When air is supplied to a conditioned space, the temperature and humidity of the air often contribute to the comfort and health of the occupants within the space. However, the vapor compression system, which is the standard air conditioning configuration, requires air to reach the dew point for dehumidification to occur, which can decrease system efficiency and longevity in low temperature applications.
To improve performance, some systems dehumidify the air before cooling. One common dehumidifier is the desiccant wheel, in which solid desiccant absorbs moisture out of the air while rotating through circular housing. This system improves performance, especially when the desiccant is regenerated with waste or solar heat; however, the heat of regeneration is very large, as the water absorbed during dehumidification must be evaporated. N-isopropylacrylamide (NIPAAm), a sorbent that oozes water when raised above a certain temperature, could potentially replace traditional desiccants in dehumidifiers. The heat of regeneration for NIPAAm consists of some sensible heat to bring the sorbent to the regeneration temperature, plus some latent heat to offset any liquid water that is evaporated as it is exuded from the NIPAAm. This means the NIPAAm regeneration heat has the potential to be much lower than that of a traditional desiccant.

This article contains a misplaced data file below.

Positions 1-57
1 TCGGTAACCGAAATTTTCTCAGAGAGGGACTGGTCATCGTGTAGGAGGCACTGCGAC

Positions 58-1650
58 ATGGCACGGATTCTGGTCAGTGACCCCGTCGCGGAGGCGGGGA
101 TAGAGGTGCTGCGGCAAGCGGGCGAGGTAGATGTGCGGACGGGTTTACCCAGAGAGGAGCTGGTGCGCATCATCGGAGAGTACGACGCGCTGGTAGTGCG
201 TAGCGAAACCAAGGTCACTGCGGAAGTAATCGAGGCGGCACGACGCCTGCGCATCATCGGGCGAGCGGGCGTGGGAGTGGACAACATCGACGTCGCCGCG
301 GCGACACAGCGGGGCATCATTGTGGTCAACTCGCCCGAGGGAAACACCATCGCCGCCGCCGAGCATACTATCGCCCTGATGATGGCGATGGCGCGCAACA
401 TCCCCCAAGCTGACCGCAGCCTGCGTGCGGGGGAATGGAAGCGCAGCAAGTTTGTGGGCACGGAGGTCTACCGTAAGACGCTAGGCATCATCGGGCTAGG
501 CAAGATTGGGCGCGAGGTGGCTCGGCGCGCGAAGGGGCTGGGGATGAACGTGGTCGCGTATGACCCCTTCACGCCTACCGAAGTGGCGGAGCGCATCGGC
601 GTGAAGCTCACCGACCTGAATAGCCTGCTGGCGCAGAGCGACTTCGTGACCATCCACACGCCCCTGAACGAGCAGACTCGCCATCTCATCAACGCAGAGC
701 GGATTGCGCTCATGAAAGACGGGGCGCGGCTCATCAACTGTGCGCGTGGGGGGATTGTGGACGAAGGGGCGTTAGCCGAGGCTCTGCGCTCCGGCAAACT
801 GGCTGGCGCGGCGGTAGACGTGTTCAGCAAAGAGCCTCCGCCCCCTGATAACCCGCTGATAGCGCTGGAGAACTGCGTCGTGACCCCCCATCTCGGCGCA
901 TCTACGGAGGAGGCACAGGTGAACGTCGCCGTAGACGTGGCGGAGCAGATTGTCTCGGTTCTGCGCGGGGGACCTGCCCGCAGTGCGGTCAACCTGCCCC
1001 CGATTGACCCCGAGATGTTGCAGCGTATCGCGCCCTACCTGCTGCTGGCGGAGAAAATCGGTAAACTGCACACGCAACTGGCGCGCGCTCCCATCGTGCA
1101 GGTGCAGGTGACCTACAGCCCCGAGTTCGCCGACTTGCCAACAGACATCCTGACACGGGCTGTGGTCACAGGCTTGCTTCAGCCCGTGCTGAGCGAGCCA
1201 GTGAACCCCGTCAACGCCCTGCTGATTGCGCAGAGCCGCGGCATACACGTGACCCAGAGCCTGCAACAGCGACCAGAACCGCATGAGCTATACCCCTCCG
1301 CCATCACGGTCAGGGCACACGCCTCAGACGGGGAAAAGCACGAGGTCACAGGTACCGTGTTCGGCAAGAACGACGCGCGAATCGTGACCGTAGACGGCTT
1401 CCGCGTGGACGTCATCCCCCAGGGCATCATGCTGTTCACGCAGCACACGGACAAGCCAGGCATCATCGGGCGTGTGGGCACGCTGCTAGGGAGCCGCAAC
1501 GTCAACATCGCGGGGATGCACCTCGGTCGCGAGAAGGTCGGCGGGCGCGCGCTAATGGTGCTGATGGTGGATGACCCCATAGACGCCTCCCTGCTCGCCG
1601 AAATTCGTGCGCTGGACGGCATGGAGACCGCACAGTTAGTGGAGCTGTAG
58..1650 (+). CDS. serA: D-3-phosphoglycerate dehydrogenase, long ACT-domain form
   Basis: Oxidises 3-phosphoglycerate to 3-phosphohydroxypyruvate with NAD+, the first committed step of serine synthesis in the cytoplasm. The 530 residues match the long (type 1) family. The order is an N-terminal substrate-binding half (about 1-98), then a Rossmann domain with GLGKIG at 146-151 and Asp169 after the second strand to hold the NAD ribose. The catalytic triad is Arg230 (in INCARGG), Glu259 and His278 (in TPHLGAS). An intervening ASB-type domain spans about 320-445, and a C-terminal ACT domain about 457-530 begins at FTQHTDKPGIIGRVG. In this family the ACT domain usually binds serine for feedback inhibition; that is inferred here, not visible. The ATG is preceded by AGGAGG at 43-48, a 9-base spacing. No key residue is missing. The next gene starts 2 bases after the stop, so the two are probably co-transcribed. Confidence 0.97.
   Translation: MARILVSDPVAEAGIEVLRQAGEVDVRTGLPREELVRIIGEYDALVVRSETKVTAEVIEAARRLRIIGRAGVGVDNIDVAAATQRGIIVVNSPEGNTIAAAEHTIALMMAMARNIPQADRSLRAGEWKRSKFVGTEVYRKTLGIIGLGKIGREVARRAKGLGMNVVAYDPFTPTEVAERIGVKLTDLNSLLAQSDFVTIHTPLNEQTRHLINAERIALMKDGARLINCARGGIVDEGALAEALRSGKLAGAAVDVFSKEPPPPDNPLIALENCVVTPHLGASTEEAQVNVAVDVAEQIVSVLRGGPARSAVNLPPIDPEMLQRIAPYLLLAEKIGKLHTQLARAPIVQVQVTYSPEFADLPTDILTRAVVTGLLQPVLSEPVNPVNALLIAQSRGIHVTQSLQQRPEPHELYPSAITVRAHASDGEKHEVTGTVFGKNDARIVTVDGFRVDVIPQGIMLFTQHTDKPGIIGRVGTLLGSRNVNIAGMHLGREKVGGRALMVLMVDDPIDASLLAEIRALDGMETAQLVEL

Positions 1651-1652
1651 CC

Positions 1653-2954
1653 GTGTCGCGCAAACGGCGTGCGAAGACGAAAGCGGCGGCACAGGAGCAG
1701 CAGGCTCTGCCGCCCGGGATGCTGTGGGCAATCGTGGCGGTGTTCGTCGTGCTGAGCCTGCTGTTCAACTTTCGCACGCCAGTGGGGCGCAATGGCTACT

Models were created for a standard vapor compression air conditioning system, two desiccant systems, and two theoretical NIPAAm systems. All components were modeled for simplified steady state operation. For a moderate percent of water evaporated during regeneration, it was found that the NIPAAm systems perform better than standard vapor compression. When compared to the desiccant systems, the NIPAAm systems performed better at almost all percent evaporation values. The regeneration heat was modeled as if supplied by an electric heater. If a cheaper heat source were utilized, the case for NIPAAm would be even stronger.
Future work on NIPAAm dehumidification should focus on lowering the percent evaporation from the 67% value found in literature. Additionally, the NIPAAm cannot exceed the lower critical solution temperature during dehumidification, indicating that a NIPAAm dehumidification system should be carefully designed such that the sorbent temperature is kept sufficiently low during dehumidification.